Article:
More than one critic has noted that "Masculin Féminin" is really "Masculin v.Féminin" depicting the clash between the serious, political worldview of Paul with the frivolous, commercial lifestyle of Madeleine.  However, Paul's revolutionary ideals are often expressed in very juvenile ways, and Madeleine's focus on her career often reflects more maturity and responsibility.  As with most Godard films, we spend a lot of time just hanging out with the characters, who are constantly discussing the issues of the day and questioning each other's existence as they meander along through a loose, almost non-existent plot.  There's an abrupt ending but no real resolution offered, an array of opinions expressed but no conclusions other than that there really are no conclusions that can be drawn.  The characters are left still trying to sort out priorities, identities, and emotional attachments in a swiftly changing world where everything seems to be up in the air.

The parts of "Masculin Féminin" I enjoy the most are the quasi-documentary segments, the little snippets of interviews with a diverse selection of Parisians from all walks of life.  They help to create a good snapshot of the era, specifically the summer of 1965 in Paris.  You can see gender roles starting to loosen up, and attitudes toward sexuality shifting.  Racial, political, and other social issues are referenced frequently.  People young and old, black and white have their say.  There's even a brief moment where Paul spies two homosexual men making out in the bathroom, who chide him for peeping.  And as much as Godard tries to equate "Féminin" with the shallow and superficial, the women are certainly more interesting creatures than any of the men.

As for the filmmaking, the spontaneity and the immediacy of the vérité style certainly stands out.  There's a youthful energy to "Masculin Féminin" that is very inviting, and the leads are attractive and charismatic.  Godard is usually too deadpan for me to tell when he's being snarky, but here I could definitely pick out some of the more ridiculous bits.  This is definitely one of the most accessible Godard films, one that requires little foreknowledge of the times.  Some familiarity with the social climate is helpful though.  I think that it also made a difference that I had already seen a handful of other Godard films by this point, and was getting better about identifying his favorite tricks and tropes.

At the same time, I can't really say that I like "Masculin Féminin."  I never managed to work up any kind of emotional connection to any of the characters, and Godard's preoccupation with Marx and the failings of the bourgeoisie continue to hold little interest for me.  I've theorized before that I simply don't have enough context to appreciate Godard's work, that I don't know enough about communism and pre-May '68 France.  Maybe I'm not just receptive to his brand of social critique.  Or his incidental, plotless storytelling.  Or the torrents of impenetrable political babble.  Anyway, there's no question that Godard is brilliant, and it's easiest to appreciate that in "Masculin Féminin."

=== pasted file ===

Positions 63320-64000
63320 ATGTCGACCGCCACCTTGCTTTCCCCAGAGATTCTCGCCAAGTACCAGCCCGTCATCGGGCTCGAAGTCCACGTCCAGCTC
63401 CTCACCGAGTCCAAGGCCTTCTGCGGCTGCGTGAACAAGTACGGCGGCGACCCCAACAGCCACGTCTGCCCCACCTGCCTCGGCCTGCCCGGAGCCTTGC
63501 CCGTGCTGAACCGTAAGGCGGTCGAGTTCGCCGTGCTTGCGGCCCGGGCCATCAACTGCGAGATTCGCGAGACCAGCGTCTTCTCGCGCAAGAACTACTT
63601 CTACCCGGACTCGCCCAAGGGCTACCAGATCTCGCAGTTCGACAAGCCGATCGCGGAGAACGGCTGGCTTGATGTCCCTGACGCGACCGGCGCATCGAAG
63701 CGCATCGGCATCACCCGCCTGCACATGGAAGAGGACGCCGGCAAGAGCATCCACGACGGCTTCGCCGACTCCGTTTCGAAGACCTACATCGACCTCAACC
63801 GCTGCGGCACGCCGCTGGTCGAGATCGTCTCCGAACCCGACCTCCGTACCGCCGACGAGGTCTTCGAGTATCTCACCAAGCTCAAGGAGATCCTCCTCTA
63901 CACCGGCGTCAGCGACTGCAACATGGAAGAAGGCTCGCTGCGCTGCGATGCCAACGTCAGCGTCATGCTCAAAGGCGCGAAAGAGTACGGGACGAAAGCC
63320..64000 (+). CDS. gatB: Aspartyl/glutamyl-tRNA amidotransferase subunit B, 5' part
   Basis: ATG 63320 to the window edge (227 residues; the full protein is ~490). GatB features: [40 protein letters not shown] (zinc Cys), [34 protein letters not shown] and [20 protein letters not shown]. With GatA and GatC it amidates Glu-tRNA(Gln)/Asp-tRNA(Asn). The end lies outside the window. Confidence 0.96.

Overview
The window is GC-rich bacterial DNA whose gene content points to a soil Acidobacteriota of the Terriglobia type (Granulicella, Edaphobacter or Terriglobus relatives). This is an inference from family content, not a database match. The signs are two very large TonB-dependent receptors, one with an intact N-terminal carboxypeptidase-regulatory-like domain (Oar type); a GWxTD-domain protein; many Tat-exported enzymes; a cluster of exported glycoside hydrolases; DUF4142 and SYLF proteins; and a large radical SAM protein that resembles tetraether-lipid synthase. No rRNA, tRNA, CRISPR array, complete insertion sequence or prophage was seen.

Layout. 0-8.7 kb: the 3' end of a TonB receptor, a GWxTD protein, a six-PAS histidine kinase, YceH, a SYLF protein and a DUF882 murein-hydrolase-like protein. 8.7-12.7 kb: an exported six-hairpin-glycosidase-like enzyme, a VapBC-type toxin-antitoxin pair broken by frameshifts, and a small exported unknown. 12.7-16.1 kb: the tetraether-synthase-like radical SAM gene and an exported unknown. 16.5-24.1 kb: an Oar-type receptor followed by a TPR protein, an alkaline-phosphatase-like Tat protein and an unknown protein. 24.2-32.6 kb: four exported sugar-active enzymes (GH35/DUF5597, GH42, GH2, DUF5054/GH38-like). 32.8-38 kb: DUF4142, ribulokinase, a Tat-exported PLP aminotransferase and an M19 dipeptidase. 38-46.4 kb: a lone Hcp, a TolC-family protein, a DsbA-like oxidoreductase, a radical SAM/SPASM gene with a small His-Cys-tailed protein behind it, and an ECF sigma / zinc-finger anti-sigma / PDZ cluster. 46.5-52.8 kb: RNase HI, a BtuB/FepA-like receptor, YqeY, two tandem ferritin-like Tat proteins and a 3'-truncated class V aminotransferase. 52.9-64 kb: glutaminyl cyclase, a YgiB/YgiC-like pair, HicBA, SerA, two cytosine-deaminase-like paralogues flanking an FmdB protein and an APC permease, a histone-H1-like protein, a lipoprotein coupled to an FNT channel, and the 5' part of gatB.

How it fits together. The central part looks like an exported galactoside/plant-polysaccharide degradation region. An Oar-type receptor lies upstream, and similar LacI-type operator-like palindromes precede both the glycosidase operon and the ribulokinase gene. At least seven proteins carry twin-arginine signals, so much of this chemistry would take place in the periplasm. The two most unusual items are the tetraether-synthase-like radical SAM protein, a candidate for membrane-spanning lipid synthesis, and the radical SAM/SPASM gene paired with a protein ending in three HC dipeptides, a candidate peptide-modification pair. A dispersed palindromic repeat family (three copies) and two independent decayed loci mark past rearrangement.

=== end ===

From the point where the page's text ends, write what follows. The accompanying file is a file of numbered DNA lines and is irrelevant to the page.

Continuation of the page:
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What I've Seen - Jean-Luc Godard

Breathless (1960)
A Woman Is a Woman (1961)
My Life to Live (1962)
Contempt (1963)
Bande à part (1964)
Alphaville (1965)
Pierrot le Fou (1965)
Masculin Féminin (1966)
Two or Three Things I Know About Her (1967)
Weekend (1967)
Number Two (1975)
Every Man for Himself (1980)
Hail Mary (1985)
Goodbye to Language (2014)

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Sunday, September 13, 2015

"Fargo," Year One

How do you make a television series out of the Coen brothers' chilly Minnesotan neo-noir "Fargo"?  Well, there's the straightforward approach, which is what MGM tried when it produced a pilot for a "Fargo" television series back in 1997, starring Edie Falco in the continuing adventures of Marge Gunderson.  That one never got off the ground, and thank goodness, because otherwise Noah Hawley's far more interesting take on "Fargo" for FX in 2014 might not exist.

Technically, the television series is a sequel to the film, set in the same universe.  However, the show is better described as a loving pastiche of "Fargo," with a few major elements taken from other Coen brothers films.  The story is entirely original, about a series of different crimes committed over two decades later, but constructed in such a way that many themes and characters and events echo between "Fargo" the film and "Fargo the series: snowy landscapes, violent murders, desperate men, moral quandaries, and a noble policewoman at the center of it all, putting the pieces together.  It's not necessary for the viewer to have seen the original "Fargo" to enjoy the series, but non-Coens fans will miss out on all the little references, particularly the way that the show takes some of the iconic images from the film and finds ways to work them into the new story in different contexts.  

On to the plot.  Lester Nygaard (Martin Freeman), a lowly insurance salesman, lives in Bemidji, Minnesota.  After a terrible day of being henpecked by a resentful wife and menaced by an old bully, Lester has a chance meeting with a sinister man whose name will eventually be revealed as Lorne Malvo (Billy Bob Thornton).  Malvo is a terrible fellow who murders people for a living and also for his own enjoyment.  Soon he and Lester are involved in a terrible series of crimes that attracts the attention of Bemidji police deputy Molly Salverson (Allison Tolman) and an officer in the neighboring town of Duluth, Gus Grimly (Colin Hanks).  And if that weren't enough star power, among the supporting players you many recognize Bob Odenkirk as Chief Oswalt, Keith Carradine as Molly's father, Joey King as Gus's daughter, Adam Goldberg and Russell Harvard as a pair of hitmen, Keegan Michael Key and Jordan Peele as a pair of FBI agents, and Oliver Platt as a local supermarket mogul.